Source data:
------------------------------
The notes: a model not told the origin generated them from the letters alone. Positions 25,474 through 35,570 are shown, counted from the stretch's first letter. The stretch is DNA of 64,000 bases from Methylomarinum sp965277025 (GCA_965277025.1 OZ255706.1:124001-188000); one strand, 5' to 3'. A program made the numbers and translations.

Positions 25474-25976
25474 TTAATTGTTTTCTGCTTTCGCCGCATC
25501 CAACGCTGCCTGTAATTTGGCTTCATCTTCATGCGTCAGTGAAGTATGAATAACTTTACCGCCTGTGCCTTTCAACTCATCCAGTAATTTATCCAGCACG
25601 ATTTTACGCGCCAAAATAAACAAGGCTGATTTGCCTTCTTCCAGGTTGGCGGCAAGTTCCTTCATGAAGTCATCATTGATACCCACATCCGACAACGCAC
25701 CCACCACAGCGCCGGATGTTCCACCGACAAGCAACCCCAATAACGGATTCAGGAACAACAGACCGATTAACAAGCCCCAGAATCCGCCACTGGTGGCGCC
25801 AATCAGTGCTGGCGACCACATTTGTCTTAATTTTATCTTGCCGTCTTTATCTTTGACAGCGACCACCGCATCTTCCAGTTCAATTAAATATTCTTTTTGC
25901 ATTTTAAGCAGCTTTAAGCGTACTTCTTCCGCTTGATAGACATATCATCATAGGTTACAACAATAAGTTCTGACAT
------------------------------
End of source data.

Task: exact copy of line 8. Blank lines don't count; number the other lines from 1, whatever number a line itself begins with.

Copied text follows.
25901 ATTTTAAGCAGCTTTAAGCGTACTTCTTCCGCTTGATAGACATATCATCATAGGTTACAACAATAAGTTCTGACAT